A.M. Yusuf told the court that the accused is facing a murder charge in respect of one Koro Ceesay. He said that several witnesses had been led and exhibits tendered. He noted that at the closure of the case of the prosecution, the defence made a no-case submission.
He further adduced that the defence stated that there was nothing before the court to warrant the accused to open his defence, adding that the defence made an application relying on Section 166 of the Criminal Procedure Code.
At this juncture, he cited Cap 5 of the CPC which includes Sections 166 and 175 of the CPC, noting that in order to lend friendship and unanimity and ministers of the temple of justice, they would not wish the court to dismiss the application of the defence.
He urged the court to listen to all the applications pursuant to Section 208 of the CPC which is relevant to a no-case submission. “There are several judicial authorities warning the court not to discharge an accused person after making a no-case submission. It is clear in the records that the evidence before the court requires some explanation from the accused,” he submitted.
He further argued that a submission of no-case to answer may only be properly made or upheld where there is no evidence to prove an element, adding that when the evidence of witnesses are so weak during cross-examination or they are unreliable, no reasonable tribunal can convict the accused.
He added that the evidence so far led established all the essential elements of the offence charged. He adduced that the witnesses had not been discredited during the course of cross-examination. “When a no-case is made, what is expected of the prosecution is to show that there is a prima facie case which will warrant the accused to enter his defence,” he submitted.
He further said that during the course of the trial, nine witnesses were called and those whose evidence were relevant were Ensa Mendy, Amat Jawla, Lamin Ndure and Alagie Kanyi, whose evidence he said was relevant and it led to the death of the deceased in Yankuba’s residence. He added that Alagie Kanyi had told the court that Yankuba Touray, Edward Singhateh, Peter Singhateh and three others beat the deceased to death in the residence of the accused.
He further stated that Alagie Kanyi also testified that after Koro Ceesay was killed, they left the body in the custody of Yankuba, Edward and Peter Singhateh, noting that there was nothing to the contrary before the court. He said that at this stage the court should not attach weight to the evidence nor was it invited to consider the credibility of the witnesses.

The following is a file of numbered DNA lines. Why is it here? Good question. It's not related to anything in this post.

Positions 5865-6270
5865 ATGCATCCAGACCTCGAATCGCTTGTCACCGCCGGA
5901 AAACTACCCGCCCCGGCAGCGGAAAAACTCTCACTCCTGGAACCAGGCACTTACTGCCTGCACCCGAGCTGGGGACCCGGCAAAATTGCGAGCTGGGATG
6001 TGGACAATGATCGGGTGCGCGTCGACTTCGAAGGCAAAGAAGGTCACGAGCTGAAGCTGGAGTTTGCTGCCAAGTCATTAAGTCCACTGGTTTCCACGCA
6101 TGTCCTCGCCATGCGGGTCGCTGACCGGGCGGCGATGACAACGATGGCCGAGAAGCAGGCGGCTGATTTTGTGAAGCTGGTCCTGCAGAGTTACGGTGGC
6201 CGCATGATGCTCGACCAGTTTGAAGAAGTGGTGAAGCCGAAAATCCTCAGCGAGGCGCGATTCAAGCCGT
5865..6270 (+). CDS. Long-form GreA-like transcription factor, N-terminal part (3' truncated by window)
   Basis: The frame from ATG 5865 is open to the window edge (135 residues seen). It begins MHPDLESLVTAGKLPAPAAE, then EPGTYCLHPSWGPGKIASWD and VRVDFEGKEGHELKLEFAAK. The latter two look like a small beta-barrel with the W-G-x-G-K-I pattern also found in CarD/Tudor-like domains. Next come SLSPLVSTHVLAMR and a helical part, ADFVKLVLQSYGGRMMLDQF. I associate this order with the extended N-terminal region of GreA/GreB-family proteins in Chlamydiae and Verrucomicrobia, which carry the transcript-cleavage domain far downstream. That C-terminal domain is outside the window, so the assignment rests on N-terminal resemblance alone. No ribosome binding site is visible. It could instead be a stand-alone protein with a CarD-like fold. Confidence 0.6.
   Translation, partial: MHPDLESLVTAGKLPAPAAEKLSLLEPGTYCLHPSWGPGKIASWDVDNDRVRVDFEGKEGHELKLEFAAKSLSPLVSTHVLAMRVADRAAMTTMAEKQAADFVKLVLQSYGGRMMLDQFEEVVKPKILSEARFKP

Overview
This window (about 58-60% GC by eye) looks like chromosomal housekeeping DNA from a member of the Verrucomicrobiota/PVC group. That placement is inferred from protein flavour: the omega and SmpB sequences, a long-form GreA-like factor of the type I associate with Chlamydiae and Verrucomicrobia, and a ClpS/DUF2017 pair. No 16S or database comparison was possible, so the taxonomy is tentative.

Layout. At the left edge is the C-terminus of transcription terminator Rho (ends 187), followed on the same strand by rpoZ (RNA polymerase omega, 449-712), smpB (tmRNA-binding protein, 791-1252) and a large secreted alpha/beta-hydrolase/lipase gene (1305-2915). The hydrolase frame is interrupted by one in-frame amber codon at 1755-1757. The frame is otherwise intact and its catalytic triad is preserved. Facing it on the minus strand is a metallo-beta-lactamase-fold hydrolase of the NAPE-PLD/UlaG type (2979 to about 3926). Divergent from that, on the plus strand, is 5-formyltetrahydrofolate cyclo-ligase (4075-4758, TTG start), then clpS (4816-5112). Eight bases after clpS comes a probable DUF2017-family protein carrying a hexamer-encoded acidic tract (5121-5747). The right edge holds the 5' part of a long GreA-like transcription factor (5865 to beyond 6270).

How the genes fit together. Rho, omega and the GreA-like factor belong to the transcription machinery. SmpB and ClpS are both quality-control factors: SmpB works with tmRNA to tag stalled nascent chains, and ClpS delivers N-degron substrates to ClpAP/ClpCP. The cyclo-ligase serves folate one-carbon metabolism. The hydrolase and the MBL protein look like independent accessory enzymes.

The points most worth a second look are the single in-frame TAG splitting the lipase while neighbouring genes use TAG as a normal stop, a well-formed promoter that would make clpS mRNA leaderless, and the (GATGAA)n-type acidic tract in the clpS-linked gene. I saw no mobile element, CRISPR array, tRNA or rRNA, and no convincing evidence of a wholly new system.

He adduced that there is a case to answer and the charge against the accused which is murder. He submitted that the element of the offence of murder was whether the accused had caused the death or whether the cause of death was afterthought. He referred the court to the testimony of Alagie Kanyi. “The defence asked which of the beatings killed the deceased. I refer the court to Section 33 (A) of the Criminal Code. Has the evidence of the witnesses been discredited? The evidence led before the court on the face of it is reliable,” he argued.
At this juncture, he referred to exhibit 3 which was tendered during cross-examination of Alagie Kanyi. “The defence argued that there is no evidence of death of Koro Ceesay. Alagie Kanyi had confirmed that Koro Ceesay had been killed. There is no law that death should be always confirmed by a scientific way,” he noted.
He countered that the testimonies of the witnesses were relevant because PW 2 and PW 3 confirmed that they were in the house of the accused at various times. “Based on the argument of the defence, Koro Ceesay is dead. We urge the court to uphold our submission and to discountenance the submission of the defence, and call the accused to enter his defence,” he said.
On points of law, Counsel Sissoho countered that the prosecution stated that Section 166 of the CPC was not relevant in making a no-case submission, arguing that Section 166 of the CPC could be applied by the High Court or the Magistrate Court.
He challenged one of the Nigerian authorities cited by the prosecution. He said he did not agree with the state counsel. “The court should evaluate all the pieces of evidence of the witnesses. There must be a declaration of death,” he told the court.
Justice Jaiteh would on the 10th June, 2020, rule whether Yankuba has a case to answer or not.